Organisations that work hard on getting EDI right are sometimes surprised at the pushback they receive from their employees.  In many cases, what they hear is that these efforts to promote and embed EDI don’t appear genuine because they are inconsistent with other corporate efforts.  I’ll give you an example.  One of our engineering client firms was working hard to attract female engineers to the company.  They had connected with local universities, established shadowing and internship programmes which gave people a chance to find out what it might be like to work there. In addition, they had broadened their pipeline channels beyond the traditional institutions from which they usually hired.

While the graduate recruitment team was working hard to attract a more diverse pool of candidates, a different team had been promoting a colleague referral scheme to employees to recommend friends into the business.  And we know that, given our humanity, we are more likely to recommend someone who is a lot like us.  In this way, the referral scheme was undermining the company’s efforts to expand their pool of underrepresented candidates.  A classic inconsistency that’s easily achieved in a big organisation.

Given that companies were not originally set up to consider Diversity, it is understandable that this will be the case.  Leaders, therefore, should be aware of the potential for conflicting policies and messaging when it comes to EDI.

   3. Do as I do, not as I say
We often talk about the importance of walking the walk – and yes of course it is important.  That said, if a leader isn’t able to clearly articulate the reasons for greater EDI to their team and beyond, it becomes difficult to take people along on this journey.  Even more complex than giving the right messages is to know how to respond to push-back.  People need to process the requested change for themselves, and it’s rare for everyone to follow just because they’re told to.  In processing for themselves, people will inevitably bring in their own views of the world.  A leader who is unprepared or unfamiliar with what might come up (or hasn’t considered what might be being considered, even if it sometimes not expressed out loud) will find it difficult to embed EDI to the desired extent.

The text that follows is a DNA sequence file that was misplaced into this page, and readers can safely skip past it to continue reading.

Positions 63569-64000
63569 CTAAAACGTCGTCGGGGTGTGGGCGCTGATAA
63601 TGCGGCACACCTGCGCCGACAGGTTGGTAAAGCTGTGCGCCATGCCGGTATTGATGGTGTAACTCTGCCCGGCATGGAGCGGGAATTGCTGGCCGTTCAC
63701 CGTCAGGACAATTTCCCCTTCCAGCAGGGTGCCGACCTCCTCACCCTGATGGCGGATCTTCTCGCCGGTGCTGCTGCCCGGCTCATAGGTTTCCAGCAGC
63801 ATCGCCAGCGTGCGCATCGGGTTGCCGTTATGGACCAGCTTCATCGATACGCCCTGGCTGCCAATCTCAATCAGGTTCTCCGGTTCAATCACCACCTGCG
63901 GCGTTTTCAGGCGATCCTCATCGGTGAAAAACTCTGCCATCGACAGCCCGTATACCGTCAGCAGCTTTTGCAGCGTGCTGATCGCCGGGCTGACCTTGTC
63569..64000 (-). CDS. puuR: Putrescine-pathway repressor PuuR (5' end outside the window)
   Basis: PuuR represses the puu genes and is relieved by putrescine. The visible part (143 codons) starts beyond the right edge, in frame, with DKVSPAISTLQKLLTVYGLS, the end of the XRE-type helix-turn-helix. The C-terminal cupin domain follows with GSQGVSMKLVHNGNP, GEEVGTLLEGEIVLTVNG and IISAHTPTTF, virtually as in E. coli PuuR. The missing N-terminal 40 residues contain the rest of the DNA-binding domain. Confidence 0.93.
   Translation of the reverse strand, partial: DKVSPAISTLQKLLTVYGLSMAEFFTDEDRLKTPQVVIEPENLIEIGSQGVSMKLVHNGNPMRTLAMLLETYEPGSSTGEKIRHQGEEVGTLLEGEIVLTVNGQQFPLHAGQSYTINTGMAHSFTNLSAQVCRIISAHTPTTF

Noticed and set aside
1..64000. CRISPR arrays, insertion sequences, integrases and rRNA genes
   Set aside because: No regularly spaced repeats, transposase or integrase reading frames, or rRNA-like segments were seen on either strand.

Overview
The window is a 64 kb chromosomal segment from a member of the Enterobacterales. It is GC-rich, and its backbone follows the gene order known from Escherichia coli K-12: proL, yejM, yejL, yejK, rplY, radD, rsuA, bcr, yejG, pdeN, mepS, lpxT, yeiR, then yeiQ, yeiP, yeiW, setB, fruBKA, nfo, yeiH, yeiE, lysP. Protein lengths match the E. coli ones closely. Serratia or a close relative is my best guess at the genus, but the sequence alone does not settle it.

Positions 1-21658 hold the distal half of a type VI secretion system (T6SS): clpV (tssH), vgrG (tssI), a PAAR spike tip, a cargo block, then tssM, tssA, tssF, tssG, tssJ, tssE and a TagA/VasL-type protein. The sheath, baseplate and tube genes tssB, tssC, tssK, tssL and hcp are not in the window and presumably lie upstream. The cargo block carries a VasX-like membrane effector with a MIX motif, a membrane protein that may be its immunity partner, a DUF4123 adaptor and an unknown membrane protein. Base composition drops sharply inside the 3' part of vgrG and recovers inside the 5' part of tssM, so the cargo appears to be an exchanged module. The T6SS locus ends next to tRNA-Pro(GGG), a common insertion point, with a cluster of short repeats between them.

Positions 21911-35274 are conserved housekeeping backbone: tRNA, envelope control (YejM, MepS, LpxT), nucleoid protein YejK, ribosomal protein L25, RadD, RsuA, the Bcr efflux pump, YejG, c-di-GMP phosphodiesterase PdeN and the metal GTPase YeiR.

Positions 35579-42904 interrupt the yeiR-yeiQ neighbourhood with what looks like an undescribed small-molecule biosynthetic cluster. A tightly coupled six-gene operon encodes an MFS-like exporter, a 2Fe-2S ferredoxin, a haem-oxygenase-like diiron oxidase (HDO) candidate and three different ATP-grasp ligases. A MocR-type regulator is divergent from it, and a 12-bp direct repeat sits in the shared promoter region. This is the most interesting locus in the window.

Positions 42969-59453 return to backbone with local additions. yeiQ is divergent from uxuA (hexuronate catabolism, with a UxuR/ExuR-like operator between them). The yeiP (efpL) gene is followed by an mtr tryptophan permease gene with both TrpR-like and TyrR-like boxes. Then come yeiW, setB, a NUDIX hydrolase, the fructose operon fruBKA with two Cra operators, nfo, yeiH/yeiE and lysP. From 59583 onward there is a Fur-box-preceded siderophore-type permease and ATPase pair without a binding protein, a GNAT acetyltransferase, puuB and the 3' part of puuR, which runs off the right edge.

These are but a few examples of how leading for the EDI transition requires an additional set of skills and tools that many leaders don’t yet have. This is in addition to being culturally aware and cognisant of one’s own and others’ biases. We at Voice At The Table (together with a few other excellent consultants) prepare leaders for this important role in many different ways, including with one-to-one coaching and as advisors at the end of a phone line when situations arise that could have been prevented.

Inclusive leadership is much more than a skill, of course.  It is a way of being and behaving.  This takes time, patience and perseverance, but those leaders who are keen to leave a legacy of success are willing and able to further evolve.  Are you?

Suggested Reading

Bridging the Generation Gap: How to make the most of everyone’s experience

Taking Diversity Beyond Gender: The Necessary Mindset Shift